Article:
1

There might be many ways to prove a variety has rational singularities.

I certainly agree with Zsolt's comment above that you should be careful with your notation, Kov\'acs theorem refers to a $Y \to X$ and above you mention $X \subset Y$, I'm assuming you are simply abusing notation.

Anyway, here are some things I would try for a subvariety $X$ in $Y$ (obtained in some way)

1. Is your variety some quotient by a group action (then more info is likely needed).

2. Is $O_X$ (locally) a summand of something with rational singularities? (Apply Boutot's theorem)

3. Sandor's result, but you may as well try with a resolution $\pi : X' \to X$ and try to show that $\pi_* \omega_{X'} = \omega_X$ (I assume you have already shown that $X$ is CM), this is easier to compute. Then this is due to Kempf I think. But if you have some other $Y$ with rational singularities mapping to it, then you might be in business via Sandor's theorem. Of course, the quickest hope for computing some higher cohomology like this is sticking it in some long exact sequence.

4. If $X$ is a divisor, you could try to show that the pair $(Y, X)$ is purely log terminal (see also Lazarsfelds's book, and adjoint ideals). In this same direction, if $X$ is NOT a divisor, you could try to show that $X$ is a minimal log canonical center of some log canonical pair and then apply Kawamata's subadjunction theorem. Of course, you could also just try to show that $X$ is log terminal directly.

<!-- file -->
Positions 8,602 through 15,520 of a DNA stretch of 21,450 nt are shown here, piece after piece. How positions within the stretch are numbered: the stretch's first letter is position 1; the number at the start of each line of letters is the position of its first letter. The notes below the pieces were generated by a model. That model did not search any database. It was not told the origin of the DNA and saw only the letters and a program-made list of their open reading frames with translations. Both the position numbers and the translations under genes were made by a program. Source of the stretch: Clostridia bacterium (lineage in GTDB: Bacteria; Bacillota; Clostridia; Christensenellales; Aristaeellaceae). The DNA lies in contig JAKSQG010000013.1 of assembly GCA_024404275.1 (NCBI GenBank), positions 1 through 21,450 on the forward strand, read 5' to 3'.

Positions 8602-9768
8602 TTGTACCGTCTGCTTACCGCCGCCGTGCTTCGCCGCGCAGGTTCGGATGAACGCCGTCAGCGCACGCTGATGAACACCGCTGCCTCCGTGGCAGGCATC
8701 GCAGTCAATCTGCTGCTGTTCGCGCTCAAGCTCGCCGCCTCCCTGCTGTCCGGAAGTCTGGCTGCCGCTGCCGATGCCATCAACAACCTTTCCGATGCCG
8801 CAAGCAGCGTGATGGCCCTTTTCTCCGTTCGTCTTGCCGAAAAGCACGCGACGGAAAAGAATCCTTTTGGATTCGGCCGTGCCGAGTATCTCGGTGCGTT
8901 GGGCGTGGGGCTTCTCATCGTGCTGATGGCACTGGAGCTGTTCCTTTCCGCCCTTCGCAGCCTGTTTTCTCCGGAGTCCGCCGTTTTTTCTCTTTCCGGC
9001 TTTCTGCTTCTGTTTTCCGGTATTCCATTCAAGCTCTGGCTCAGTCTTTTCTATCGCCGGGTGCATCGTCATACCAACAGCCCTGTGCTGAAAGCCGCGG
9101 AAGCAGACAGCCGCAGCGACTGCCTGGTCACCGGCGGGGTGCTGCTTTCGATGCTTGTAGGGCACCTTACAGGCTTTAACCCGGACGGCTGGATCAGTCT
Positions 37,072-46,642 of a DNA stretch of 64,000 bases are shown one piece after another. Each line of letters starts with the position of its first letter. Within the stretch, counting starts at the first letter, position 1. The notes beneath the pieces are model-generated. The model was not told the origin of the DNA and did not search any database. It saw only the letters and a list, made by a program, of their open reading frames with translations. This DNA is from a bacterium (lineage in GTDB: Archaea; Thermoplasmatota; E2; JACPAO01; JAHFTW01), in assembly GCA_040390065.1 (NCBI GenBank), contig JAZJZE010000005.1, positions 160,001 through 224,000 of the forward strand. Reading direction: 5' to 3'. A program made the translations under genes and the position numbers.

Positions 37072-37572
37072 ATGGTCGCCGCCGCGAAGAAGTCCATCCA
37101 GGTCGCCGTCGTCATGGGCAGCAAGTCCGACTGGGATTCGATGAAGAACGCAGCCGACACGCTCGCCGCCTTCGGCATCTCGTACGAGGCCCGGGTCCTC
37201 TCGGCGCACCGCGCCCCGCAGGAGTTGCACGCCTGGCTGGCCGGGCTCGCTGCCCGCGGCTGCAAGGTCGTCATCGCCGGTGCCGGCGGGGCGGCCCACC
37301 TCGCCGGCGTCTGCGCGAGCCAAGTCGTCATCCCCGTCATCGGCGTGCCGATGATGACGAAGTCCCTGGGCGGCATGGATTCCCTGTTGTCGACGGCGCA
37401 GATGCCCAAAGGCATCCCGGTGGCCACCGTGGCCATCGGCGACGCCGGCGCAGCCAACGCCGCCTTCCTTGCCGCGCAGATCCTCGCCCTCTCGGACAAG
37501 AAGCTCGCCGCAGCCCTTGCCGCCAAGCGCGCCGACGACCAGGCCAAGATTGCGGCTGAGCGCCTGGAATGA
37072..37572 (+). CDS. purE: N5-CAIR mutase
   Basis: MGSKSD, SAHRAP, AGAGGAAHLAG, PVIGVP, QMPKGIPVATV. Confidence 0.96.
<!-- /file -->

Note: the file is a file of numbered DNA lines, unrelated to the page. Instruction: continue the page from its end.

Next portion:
5. If you have specific equations, you could also try some reduction to characteristic p techniques (like things related to F-splitting and F-rationality, some of these are very effective if you have explicit equations). Even without specific equations, some of these techniques still might be useful.

6. I suppose you could also do some Bertini type tricks if somehow this subvariety is sufficiently general (for example, a general section of a base point free linear system of something with rational singularities still has rational singularities).

7. You can also see this question: http://mathoverflow.net/questions/23091/is-there-an-obvious-way-for-showing-singularities-are-quotient/23137#23137

8. Does your variety have a small resoluation ($Y \to X$)? If it is also Cohen-Macaulay and normal, then it has rational singularities.

9. Does your variety have a Cartier divisor $D$ on it with log canonical (or maybe Du Bois) singularities such that $X \setminus D$ is has log terminal singularities (or maybe smooth). Then $X$ can be show to have rational singularities. Some things like this appeared in a paper of Koll\'ar and Shepherd-Barron (also see the related work of Karu as well as a paper of mine on Du Bois singularities).

That's all I can think of right now.